By Adam Gilbert, Kokomo Tribune
Indiana University Kokomo unveiled a special historical marker at the Seiberling Mansion Monday, in honor of Indiana University’s bicentennial and IU Kokomo’s 75th anniversary.
The Seiberling Mansion was the home of IU Kokomo from 1946-1965 prior to the current location on Washington Street. IU Kokomo Information Services librarian and campus archivist Meg Galasso said the marker is important because the mansion is where IU Kokomo truly began.
"We had a really brief period where we were at 508 W. Taylor St., but this really is our canonical home. This is where IU Kokomo really go its big start," she said. "It was really where we established our self as being part of the community, as being a real resource.
"I think it is wonderful to remind ourselves and our community of how long we’ve been here," Galasso continued. "I think a lot of folks in Kokomo come through the Seiberling to admire the woodwork and history, IU Kokomo was part of that history as well. I think this is an important way to tie those threads of history together."
IU Kokomo senior and history major Hannah Bourne works in the office of University Advancement and was asked by her employer, Jan Halperian, to compile applications for the marker in honor of the IU bicentennial.
"I ended up researching and writing two applications, which I then revised into one to recognize the Seiberling," Bourne said. "It is really special because IU Kokomo has had a massive impact on my life. I felt like it has developed me as a person and taught me some vital skills I will use moving forward into my career. To have some sort of mark, even a small one, on the history of the campus is special to me."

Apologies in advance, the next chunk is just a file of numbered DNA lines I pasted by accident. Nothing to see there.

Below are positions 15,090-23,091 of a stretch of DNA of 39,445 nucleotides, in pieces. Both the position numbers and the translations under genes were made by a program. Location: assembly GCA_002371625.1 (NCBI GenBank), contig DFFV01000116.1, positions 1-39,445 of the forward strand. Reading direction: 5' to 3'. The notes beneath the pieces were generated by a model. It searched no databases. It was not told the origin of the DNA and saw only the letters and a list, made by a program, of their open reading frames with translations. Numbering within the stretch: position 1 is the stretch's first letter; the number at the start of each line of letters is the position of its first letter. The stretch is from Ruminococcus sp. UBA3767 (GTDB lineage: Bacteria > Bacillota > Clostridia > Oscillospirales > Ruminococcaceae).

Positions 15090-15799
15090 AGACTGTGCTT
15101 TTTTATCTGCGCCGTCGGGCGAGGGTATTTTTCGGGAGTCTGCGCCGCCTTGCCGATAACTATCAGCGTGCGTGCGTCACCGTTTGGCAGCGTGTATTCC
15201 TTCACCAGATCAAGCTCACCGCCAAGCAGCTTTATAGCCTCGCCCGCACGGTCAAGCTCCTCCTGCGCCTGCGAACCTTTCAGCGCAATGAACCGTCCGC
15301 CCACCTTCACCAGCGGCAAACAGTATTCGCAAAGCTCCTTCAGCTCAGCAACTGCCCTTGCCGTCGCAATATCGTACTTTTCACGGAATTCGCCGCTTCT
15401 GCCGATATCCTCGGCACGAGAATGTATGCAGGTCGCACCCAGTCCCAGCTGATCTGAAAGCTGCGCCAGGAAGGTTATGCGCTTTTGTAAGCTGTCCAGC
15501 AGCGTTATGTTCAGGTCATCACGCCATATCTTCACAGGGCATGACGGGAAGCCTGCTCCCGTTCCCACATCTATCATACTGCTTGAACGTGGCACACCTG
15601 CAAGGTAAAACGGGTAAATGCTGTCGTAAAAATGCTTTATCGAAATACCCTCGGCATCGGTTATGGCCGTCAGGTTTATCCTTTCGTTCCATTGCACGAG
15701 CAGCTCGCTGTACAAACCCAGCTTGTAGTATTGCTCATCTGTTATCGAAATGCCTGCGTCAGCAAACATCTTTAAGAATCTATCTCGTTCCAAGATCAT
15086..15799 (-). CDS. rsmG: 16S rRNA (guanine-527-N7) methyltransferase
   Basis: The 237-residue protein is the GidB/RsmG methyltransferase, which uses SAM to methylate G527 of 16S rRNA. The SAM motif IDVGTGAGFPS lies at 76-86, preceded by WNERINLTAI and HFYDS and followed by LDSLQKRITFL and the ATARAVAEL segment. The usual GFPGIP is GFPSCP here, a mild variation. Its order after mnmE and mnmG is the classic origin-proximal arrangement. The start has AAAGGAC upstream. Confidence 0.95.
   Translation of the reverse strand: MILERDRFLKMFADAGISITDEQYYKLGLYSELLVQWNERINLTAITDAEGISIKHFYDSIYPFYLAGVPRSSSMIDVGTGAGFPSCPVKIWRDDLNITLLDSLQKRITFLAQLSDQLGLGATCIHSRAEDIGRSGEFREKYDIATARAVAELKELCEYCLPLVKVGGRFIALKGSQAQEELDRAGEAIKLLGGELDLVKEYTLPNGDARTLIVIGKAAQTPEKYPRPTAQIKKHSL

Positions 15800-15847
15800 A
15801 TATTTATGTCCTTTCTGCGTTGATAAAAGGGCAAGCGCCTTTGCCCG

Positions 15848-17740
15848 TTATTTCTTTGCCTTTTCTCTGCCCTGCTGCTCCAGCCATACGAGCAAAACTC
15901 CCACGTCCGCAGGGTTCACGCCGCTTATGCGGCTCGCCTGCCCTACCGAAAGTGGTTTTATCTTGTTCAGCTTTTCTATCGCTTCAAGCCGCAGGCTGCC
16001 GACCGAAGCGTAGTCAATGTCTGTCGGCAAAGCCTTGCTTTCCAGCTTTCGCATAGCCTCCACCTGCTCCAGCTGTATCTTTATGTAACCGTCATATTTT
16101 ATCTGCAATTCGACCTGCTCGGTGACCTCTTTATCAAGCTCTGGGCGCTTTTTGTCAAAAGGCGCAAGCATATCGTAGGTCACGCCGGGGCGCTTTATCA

The unveiling was preceded by a garden party that featured speeches and anecdotes from multiple guests including Dr. Ted Grayson from the first class of IU Kokomo; Herb Miller, who taught in the 1940s; Bill Hunt, IU Kokomo associate professor of history; Sarah Heath, and Seiberling historian Dave Broman.
During his speech, Miller reminisced on his time as a professor on the campus.
"We had offices over in the bedrooms of the Mark Brown house and classrooms here at the mansion in various bedrooms, dining rooms and front rooms," he said. "Our part-time faculty came up from Bloomington, Purdue and professionals here in the area."
IU Kokomo Chancellor Susan Sciame-Giesecke has been a part of the university as a professor since 1977. Sciame-Giesecke spoke about the day and what IU Kokomo means to the community.
"This has been a large part of my life at Indiana University. Coming here today to reflect on our past and to think about all that has transpired in those 75 years is overwhelming a bit," she said. "I know that this campus is just a huge resource for the community, so it was great to see people from way in the past to people who have recently graduated from our institution."
Sciame-Giesecke touched on one of her favorite moments of the day.
"I thought it was touching that the two sons of the first two directors have reunited after 20 years and are going to take a little tour and reminisce about their childhoods here when their fathers were the leaders of this campus," she said.